I look forward to continue sharing my work related to this conference in the future and learning more about Improvement Science. If you have any tips of recommendations, I would love to hear your thoughts in the comments below!
Yesterday, I was able to attend an Improvement Science Workshop put on by the Eagle Rock Professional Development Center. They offer a variety of professional development for schools across the country. We spent the day examining a problem of practice using improvement science. Thankfully, the presenter emailed out a Google Drive folder with all of the materials from the session in electronic form ahead of time. I was able to use a Chrome app called Copy Folder to make a copy of all of the folder materials at once (instead of the usual copying every file). This process was relatively easy and allowed my to select the folder directly from my Drive, name the new folder, copy sharing permissions (or not) and place it where I wanted in my Drive. I would recommend sharing this as a resource if you ever share a folder with participants and want them to make their own copy of multiple documents.
When I got assigned to my working group, I shared the folder with them and we were able to collaborate on many of the tasks from the workshop electronically. While my group members primarily engaged on the process using the posters and sticky-notes provided to us, I had the flexibility to express my thinking electronically and more importantly, capture all of my group's thinking in a way that would be easily referenced later. Oftentimes, posters from workshops are never referenced again and thrown away or recycled. By having an electronic archive, I know that our group will be far more likely to reference our work again. One document that gave me difficulty, however, was a Fishbone diagram. The electronic version was not very user-friendly for filling out electronically. Instead, I decided to use Lucidchart to create my own version of the diagram. I was satisfied with Lucidchart, but I'm not sure I would pay for a premium account. You are limited to 3 documents in a free Lucidchart account, but I think I will stick with the free account until I dig more into concept mapping software. Overall, it was very satisfying to engage with the workshop materials in a way that resonated with my working style. I am thankful that the team from Eagle Rock gave me the chance to explore what electronic engagement in a workshop can look like.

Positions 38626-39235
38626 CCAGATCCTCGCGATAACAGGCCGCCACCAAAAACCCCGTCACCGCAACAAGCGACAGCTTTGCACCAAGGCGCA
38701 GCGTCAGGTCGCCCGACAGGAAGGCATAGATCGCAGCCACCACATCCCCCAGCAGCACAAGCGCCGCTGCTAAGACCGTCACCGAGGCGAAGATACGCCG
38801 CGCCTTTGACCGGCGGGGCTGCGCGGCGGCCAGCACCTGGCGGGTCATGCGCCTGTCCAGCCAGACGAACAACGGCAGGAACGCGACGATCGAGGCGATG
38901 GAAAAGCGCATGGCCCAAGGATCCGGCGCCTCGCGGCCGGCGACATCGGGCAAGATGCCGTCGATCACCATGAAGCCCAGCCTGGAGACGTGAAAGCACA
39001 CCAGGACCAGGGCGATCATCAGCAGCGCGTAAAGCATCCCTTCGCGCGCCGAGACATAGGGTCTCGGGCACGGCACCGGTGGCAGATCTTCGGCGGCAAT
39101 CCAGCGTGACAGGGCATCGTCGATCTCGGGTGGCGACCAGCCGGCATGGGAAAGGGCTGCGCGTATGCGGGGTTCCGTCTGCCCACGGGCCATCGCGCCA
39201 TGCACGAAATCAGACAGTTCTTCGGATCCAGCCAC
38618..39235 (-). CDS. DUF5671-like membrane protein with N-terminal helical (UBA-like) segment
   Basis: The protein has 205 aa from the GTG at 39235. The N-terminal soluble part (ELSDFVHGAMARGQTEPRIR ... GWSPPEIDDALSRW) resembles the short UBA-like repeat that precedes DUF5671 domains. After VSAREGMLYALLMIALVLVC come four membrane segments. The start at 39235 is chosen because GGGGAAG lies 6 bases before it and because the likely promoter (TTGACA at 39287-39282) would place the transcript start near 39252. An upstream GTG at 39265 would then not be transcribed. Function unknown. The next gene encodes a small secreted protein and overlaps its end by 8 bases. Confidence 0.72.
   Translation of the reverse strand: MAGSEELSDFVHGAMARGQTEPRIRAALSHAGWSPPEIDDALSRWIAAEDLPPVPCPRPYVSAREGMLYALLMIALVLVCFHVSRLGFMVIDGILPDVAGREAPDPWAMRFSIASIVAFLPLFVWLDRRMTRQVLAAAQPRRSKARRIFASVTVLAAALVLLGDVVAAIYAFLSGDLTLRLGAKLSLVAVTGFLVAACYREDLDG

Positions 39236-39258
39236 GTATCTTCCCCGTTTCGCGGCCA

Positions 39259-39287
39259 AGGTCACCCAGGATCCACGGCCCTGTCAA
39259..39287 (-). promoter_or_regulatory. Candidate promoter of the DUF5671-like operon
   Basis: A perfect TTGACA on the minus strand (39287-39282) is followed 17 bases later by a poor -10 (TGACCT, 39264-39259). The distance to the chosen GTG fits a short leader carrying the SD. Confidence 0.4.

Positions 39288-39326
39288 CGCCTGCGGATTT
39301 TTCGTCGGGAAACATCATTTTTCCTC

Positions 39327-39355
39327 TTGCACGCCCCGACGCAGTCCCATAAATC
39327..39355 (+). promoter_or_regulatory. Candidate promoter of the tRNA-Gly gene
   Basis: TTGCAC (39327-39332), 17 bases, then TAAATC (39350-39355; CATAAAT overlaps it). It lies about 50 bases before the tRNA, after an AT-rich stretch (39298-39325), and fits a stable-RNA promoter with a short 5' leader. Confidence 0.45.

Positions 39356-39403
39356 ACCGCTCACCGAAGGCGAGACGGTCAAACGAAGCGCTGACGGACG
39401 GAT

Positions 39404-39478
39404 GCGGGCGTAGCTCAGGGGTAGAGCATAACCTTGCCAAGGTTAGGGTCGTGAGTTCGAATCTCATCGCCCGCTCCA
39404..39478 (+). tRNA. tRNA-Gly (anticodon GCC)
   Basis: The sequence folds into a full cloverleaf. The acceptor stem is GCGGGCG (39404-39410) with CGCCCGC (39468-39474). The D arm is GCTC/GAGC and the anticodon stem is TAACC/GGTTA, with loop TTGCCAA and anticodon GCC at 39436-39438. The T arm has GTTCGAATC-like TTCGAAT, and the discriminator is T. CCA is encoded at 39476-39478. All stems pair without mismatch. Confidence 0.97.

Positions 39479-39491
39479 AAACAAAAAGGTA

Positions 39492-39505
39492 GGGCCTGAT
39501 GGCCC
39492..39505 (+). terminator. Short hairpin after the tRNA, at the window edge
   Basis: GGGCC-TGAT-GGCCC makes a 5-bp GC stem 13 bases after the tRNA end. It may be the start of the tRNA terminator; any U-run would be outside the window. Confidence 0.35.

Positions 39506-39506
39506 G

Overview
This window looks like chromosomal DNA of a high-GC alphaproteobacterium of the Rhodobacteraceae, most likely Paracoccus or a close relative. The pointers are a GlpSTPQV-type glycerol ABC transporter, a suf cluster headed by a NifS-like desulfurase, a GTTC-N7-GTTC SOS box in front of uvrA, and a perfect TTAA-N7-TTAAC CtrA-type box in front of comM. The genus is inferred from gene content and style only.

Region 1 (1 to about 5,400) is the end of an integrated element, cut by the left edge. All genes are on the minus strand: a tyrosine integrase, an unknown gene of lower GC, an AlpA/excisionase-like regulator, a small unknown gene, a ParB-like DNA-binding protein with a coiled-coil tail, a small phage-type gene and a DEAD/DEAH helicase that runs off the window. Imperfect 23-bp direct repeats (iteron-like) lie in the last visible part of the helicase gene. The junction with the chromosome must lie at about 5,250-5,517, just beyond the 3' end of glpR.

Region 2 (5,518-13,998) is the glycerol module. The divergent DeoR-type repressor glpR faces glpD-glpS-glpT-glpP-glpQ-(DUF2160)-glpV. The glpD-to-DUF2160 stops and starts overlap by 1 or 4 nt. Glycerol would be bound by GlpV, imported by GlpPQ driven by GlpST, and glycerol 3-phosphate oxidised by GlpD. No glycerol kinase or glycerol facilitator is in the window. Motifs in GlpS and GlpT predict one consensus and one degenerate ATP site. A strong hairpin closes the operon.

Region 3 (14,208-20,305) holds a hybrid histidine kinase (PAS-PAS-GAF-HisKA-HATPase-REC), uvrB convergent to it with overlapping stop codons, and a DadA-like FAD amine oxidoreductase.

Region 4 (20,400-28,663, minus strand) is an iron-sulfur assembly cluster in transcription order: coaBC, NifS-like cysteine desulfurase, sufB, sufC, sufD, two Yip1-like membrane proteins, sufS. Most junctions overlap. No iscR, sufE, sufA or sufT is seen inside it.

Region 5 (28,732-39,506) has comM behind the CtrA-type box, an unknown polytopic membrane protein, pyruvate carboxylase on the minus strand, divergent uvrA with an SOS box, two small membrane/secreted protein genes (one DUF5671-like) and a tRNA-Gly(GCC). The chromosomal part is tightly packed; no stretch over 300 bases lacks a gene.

Do you give your participants the chance to engage electronically? What has worked? Share your stories in the comments!
Mattea Juengel is a passionate educator dedicated to improving instruction by utilizing technology. This blog is dedicated to reflections on educational technology tools.